By providing early diagnosis of fevers of unknown origin in patients, positron emission tomography used with fluorodeoxyglucose (FDG) eliminates the need for additional exhaustive and invasive tests, say researchers from university and community hospitals in the Netherlands. The findings were presented Monday during SNM’s 53rd Annual Meeting in San Diego.
“PET has the potential to make an enormous impact in providing earlier diagnosis and risk stratification, in delivering the right therapy early and in avoiding long in-patient hospital stays,” said Wim J.G. Oyen, nuclear medicine physician and professor of nuclear medicine at Radboud University Nijmegen Medical Centre in Nijmegen, the Netherlands. “For patients with fever of unknown origin, FDG PET offers the chance for earlier diagnosis with fewer diagnostic procedures and an earlier start of adequate treatment. For referring physicians, FDG PET offers the opportunity to shorten the diagnostic process, which is now often performed during a long in-patient evaluation—in many cases over many weeks,” added the co-author of “A Prospective Multicenter Study of the Value of FDG PET as Part of a Structured Diagnostic Protocol in Patients With Fever of Unknown Origin.”
When an individual’s temperature reaches 101 degrees Fahrenheit on and off for at least three weeks and healthcare providers cannot diagnose the cause, the patient is considered to have a fever of unknown origin. Research suggests that fever helps fight off infections, and treating the fever without knowing the cause may reduce the body’s ability to deal with the possible infection. So patients undergo numerous tests to narrow down the possible causes, such as infections (tuberculosis, mononucleosis, HIV, pneumonia, meningitis), cancer (leukemia, Hodgkin’s disease) or collagen vascular disease (rheumatoid arthritis). In some cases, the tests fail to explain the reason for the fever, said Oyen. “Fevers of unknown origin, which may be caused by any one of more than 200 disorders, are a major diagnostic challenge,” he noted.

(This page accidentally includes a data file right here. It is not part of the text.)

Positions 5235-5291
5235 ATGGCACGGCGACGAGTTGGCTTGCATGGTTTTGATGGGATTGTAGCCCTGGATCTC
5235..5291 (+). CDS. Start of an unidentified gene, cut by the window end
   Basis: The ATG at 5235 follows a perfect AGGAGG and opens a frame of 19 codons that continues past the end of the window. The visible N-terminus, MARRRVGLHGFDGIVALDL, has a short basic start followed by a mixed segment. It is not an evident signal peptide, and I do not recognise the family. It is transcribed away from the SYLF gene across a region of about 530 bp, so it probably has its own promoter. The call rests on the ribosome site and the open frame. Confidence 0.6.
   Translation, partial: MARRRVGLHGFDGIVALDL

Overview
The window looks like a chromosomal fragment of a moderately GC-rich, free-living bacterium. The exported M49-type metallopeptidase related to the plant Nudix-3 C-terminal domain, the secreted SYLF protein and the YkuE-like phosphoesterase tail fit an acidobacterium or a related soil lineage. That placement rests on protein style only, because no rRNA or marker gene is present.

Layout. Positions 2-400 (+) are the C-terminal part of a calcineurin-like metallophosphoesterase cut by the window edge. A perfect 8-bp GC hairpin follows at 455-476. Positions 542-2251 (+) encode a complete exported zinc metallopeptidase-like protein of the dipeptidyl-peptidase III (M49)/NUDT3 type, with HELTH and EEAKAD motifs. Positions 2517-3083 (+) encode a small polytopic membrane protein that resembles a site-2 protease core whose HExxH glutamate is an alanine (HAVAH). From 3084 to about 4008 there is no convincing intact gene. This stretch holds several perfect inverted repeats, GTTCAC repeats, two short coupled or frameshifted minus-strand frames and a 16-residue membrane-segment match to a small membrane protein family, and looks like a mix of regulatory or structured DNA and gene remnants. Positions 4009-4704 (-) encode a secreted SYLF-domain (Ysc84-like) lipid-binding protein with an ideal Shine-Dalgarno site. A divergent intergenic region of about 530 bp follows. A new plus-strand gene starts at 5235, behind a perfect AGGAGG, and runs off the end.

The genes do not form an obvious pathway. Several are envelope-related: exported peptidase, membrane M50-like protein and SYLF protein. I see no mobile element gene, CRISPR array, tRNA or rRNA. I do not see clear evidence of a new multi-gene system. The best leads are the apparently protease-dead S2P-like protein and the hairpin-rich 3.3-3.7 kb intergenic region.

“We were struck by the fact that PET indicated that half of the 70 patients studied had no abnormal findings as the cause of the fever,” said Oyen. With a negative result from a PET scan, physicians “can cross out other diagnostic tests (such as chest X-rays and abdominal ultrasound) since those tests won’t reveal causes for the fever,” he said. In addition, PET contributed to the diagnosis of one-third of the patients, “picking up diseases that would have required other diagnostic tests,” he noted. “Such an earlier diagnosis saves time since PET leads to intelligent further testing, not a buckshot approach,” he added.
Abstract: C.P. Bleeker-Rovers, L.F. de Geus-Oei, F.H. Corstens, W.J. Oyen, all nuclear medicine, Radboud University Nijmegen Medical Centre, Nijmegen, Netherlands; F.J. Vos and J.W. van der Meer, internal medicine, Radboud University Nijmegen Medical Centre, Nijmegen, Netherlands; A.H. Mudde, internal medicine, Slingeland Hospital, Doetinchem, Netherlands; A.S. Dofferhoff, internal medicine, Canisius-Wilhelmina Hospital, Nijmegen, Netherlands; A.J. Rijnders, nuclear medicine, Rijnstate Hospital, Arnhem, Netherlands; P.F. Krabbe, MTA, Radboud University Nijmegen Medical Centre, Nijmegen, Netherlands, “A Prospective Multi-Center Study of the Value of FDG PET as Part of a Structured Diagnostic Protocol in Patients With Fever of Unknown Origin,” SNM’s 53rd Annual Meeting, June 3–7, 2006, Scientific Paper 40.